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Champions League

John Stones draws on his big-game heartaches to map way past Germany | Euro 2020

“I don’t want to swear,” John Stones says when the conversation turns to Manchester City’s defeat by Chelsea in the Champions League final last month. “At the end of the game it was probably one of the worst feelings I have had in football. Getting so far in something and then not succeeding is difficult. I spent a few days after having flashbacks and getting upset.

“That was my first final I have not been successful in. But I learned a lot and next time hopefully it will turn out a different way.”

All being well Stones will make his next appearance in a final at Wembley on 11 July. The defender is feeling good before England reprise their rivalry with Germany in the last 16. Impressive during the group stage, he resumed his partnership with Harry Maguire during the win 1-0 over the Czech Republic and is bullish in his belief that England are beginning to work out how to navigate tournament football.

This is a team capable of grinding out ugly wins. The hope before facing Germany is that they are shedding their naivety. The mind goes back to England ending their penalty shootout woes when they beat Colombia in the last 16 of the 2018 World Cup and Stones is confident they can rise to the latest challenge by achieving something rare at Wembley on Tuesday: winning a knockout tie against one of the game’s superpowers.

“You want to test yourselves against the best teams and that’s the opportunity we’ve got now,” he says. “We didn’t concede in three games. That’s a massive thing in tournament football – to keep clean sheets and to keep progressing. That allows the players up top to score the goals and express themselves.

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“The winning mentality is coming out. There’s a real hunger there. It’s a time to show not just Europe but the world what a good team we are. We give Germany massive respect but we have to go out and implement our game.”

Stones considers the impact of the win against Colombia in Russia. “We wanted to change the way the nation looks at English football,” he says. “We’ve taken massive strides in that since 2018 and it’s about doing it again. I don’t think we should put any more pressure on ourselves. There’s a trophy to be won that’s never been won before and we should go in with that fearlessness we’ve had over these years.”

There is a desire to erase the pain of the World Cup semi-final defeat by Croatia. “We need to keep building on what we did then,” he says. “To get to a semi-final in my first World Cup was something I’m really proud of. I’m trying to give advice to those who haven’t been in tournament football before.”

John Stones (far left) in dismay at the final whistle last month as Chelsea players celebrate winning the Champions League.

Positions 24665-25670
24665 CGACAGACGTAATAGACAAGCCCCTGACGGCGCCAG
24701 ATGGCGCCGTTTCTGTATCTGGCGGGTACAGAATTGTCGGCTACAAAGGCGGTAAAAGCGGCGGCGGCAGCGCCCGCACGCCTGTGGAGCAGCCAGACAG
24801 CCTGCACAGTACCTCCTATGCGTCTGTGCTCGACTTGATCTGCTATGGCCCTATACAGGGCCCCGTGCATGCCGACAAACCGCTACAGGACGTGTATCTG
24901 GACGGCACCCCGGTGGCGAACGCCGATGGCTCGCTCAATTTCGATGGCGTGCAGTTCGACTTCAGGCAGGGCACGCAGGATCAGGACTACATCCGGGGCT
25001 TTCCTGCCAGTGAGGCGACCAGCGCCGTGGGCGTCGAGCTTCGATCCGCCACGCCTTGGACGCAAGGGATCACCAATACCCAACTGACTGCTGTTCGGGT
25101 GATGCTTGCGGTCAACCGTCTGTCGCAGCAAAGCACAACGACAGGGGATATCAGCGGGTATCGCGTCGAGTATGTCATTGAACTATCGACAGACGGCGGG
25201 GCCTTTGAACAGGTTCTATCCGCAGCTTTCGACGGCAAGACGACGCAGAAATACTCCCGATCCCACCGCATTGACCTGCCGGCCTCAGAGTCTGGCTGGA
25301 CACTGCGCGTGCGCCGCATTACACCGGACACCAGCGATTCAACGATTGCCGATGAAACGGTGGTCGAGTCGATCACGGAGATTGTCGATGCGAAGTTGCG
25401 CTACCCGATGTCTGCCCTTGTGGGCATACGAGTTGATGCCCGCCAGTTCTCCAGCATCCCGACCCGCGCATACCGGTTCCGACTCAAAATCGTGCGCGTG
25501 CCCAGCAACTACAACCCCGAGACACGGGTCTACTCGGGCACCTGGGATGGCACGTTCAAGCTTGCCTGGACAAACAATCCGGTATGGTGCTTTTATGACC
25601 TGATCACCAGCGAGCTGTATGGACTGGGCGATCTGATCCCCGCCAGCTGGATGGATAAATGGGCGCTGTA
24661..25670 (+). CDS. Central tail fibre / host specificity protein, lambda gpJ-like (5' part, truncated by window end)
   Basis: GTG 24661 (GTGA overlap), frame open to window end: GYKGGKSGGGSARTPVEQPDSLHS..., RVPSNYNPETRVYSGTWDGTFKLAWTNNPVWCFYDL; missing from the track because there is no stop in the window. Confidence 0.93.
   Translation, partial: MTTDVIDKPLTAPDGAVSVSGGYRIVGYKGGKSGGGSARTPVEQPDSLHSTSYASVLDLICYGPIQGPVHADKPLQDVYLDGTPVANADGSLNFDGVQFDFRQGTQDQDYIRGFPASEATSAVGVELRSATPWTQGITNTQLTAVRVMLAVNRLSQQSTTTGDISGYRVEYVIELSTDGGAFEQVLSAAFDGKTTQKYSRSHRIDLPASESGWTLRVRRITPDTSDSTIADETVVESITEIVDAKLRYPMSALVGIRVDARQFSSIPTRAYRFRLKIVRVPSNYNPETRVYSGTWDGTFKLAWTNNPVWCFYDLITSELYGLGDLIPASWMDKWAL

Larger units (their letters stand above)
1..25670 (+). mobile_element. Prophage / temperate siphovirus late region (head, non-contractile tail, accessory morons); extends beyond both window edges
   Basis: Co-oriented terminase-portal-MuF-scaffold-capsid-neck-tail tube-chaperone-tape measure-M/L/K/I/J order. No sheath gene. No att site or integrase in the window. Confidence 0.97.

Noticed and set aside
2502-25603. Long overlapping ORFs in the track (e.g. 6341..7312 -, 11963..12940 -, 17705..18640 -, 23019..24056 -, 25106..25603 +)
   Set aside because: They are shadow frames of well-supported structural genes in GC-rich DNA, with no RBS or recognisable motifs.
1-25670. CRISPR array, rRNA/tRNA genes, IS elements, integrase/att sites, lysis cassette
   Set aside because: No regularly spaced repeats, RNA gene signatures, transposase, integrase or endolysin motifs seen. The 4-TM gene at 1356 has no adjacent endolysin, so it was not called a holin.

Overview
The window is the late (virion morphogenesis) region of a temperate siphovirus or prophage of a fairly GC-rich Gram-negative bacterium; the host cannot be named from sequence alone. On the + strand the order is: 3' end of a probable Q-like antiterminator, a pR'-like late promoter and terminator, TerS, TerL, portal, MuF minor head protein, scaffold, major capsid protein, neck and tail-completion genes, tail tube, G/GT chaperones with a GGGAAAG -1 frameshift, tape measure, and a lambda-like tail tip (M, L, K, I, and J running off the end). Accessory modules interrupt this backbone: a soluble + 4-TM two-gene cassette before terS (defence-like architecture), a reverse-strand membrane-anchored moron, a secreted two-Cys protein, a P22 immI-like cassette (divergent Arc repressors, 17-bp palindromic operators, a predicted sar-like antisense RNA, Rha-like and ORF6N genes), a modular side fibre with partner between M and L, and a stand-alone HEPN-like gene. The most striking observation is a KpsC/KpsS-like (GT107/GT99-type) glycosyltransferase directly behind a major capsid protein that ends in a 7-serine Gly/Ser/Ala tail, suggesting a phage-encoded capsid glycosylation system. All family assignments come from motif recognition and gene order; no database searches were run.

John Stones (far left) in dismay at the final whistle last month as Chelsea players celebrate winning the Champions League. Photograph: Hugo Delgado/EPA

Stones is no longer a junior member of the squad. The 27-year-old has put a difficult spell behind him, regaining his England place thanks to his outstanding performances for City. He knows what it takes to battle through poor form and he sees a similar resilience in his clubmate Raheem Sterling, who shrugged off his struggles at City by scoring England’s two goals of the group stage.

“Everyone has adversity in their careers,” Stones says. “When I say about winning mentality, sometimes it’s something that you sense out on the pitch. I’ve been lucky enough to play for some incredible teams with some very successful players who just have this natural edge about them. You just know they’ll do anything to win.

“I can sense that in our squad. When it’s like that, it starts to spread like wildfire. It’s the hunger. Boys have been winning things for their clubs and they get that hunger for lifting trophies. It is an addiction. We’re in for the long haul hopefully.”

Stones is not in a mood to mess around. He is reminded of scoring a Panenka penalty for Everton in pre-season against Juventus in 2013, but he is not planning a repeat if it goes to a shootout against Germany. He saw the consequences of self-indulgence when Sergio Agüero bungled a dinked penalty during City’s defeat by Chelsea in the league last month.

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“We’ve been practising so much,” Stones says. “How to prepare yourself for that moment, have a little process that you go through that makes you feel as comfortable as possible. Choose your spot.”

England sorted their takers on the night when Gareth Southgate missed in the Euro 96 semi-final against Germany. Now they plan for every eventuality. “Everything will be done before so it’s not like a mad scramble and we look like we’re unprepared,” Stones says.

“We want to be going into it knowing that we’ve ticked every box. Knowing that when a certain situation comes no one is panicking, saying: ‘Oh, do you want to go third?’”

Stones sounds utterly focused. He is ready to face Kai Havertz, the German forward who scored the winner when Chelsea beat City in Porto. It is all about the next challenge for Stones, who is nonplussed when it is pointed out that Ederson, City’s goalkeeper, almost dispossessed Havertz.

“I’m going to be honest,” he says. “I have not watched it back.”

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